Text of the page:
What are three challenges Ray faces on his journey in Shoeless Joe?

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Two of Ray's challenges are closely related: becoming a more responsible, practical person and creating financial stability for his family. A different type of challenge is also related to the first: to heal and ease the way of other people. He surmounts these challenges by staying true to his nature through some fantastic means as well as more conventional ones. Ray has to follow his dreams to find his path on solid ground, literally and metaphorically, through building the baseball field.

Ray is a devoted husband and father who is involved in pursuing one big dream: owning and operating a farm. Unfortunately, from combined factors including his lack of skill, the farm is operating at a severe deficit. Ultimately, through the hard work of building the field, he learns how to follow through on a project and matures considerably so that the dreamer and doer sides of his personality are more balanced.

The field also becomes the vehicle to help solve Ray's financial problems. Again a combination of dreaming—that he needs to ease J. D. Salinger's pain—and following through, when Salinger goes to the game and then comes home with him, lead to overcoming this challenge. Charging admission to the field will generate regular income and reduce his debt.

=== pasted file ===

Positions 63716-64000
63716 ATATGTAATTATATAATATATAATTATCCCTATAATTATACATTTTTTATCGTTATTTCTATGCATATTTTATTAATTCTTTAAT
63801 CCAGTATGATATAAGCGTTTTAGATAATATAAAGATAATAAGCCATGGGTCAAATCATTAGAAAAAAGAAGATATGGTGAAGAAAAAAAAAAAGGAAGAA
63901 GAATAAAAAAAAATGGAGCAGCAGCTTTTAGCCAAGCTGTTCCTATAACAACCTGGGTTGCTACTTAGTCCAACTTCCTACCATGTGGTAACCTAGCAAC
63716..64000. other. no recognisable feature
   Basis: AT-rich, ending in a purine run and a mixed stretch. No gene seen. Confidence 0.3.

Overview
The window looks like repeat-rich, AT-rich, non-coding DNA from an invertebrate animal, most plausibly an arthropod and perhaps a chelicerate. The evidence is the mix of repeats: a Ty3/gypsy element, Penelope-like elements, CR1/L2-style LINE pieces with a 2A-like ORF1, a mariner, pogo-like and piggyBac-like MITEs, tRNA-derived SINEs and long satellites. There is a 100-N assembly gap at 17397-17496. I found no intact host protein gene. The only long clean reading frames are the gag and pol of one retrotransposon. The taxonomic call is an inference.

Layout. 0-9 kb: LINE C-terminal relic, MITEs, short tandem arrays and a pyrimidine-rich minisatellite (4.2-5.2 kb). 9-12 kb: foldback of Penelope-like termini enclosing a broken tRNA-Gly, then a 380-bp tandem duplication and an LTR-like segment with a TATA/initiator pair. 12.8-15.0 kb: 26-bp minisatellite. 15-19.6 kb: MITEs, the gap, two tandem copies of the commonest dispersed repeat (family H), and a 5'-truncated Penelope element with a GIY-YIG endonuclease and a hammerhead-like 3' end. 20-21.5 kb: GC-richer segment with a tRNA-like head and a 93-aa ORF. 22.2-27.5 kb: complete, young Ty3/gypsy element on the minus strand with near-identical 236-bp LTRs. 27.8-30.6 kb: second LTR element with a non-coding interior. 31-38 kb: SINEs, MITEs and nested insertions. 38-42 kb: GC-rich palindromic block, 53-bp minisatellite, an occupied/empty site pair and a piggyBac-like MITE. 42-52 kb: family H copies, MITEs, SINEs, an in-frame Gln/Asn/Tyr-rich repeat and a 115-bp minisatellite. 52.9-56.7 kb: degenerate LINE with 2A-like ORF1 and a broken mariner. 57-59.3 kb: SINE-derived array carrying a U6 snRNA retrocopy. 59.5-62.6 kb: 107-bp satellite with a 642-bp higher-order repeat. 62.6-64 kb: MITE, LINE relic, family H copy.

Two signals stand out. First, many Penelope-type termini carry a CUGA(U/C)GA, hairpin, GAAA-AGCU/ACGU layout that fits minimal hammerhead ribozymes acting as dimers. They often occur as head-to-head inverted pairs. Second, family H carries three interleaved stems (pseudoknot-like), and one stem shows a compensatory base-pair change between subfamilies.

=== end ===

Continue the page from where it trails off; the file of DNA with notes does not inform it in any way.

When Ray hears the message "ease his pain," he believes it refers to Salinger and decides that baseball will do that for him as it so often does for Ray. Along the way he learns that the pain is felt by his father, who is deceased, and his brother, who is very much alive. In the end, he does help Salinger, and by doing so, sets in motion the reconciliations among his father, his brother, and himself. Through becoming a more practical provider, he also helps his beloved wife and daughter, greatly easing their way in life. His short-term dream of helping the author and long-term dream of unifying his family are achieved.

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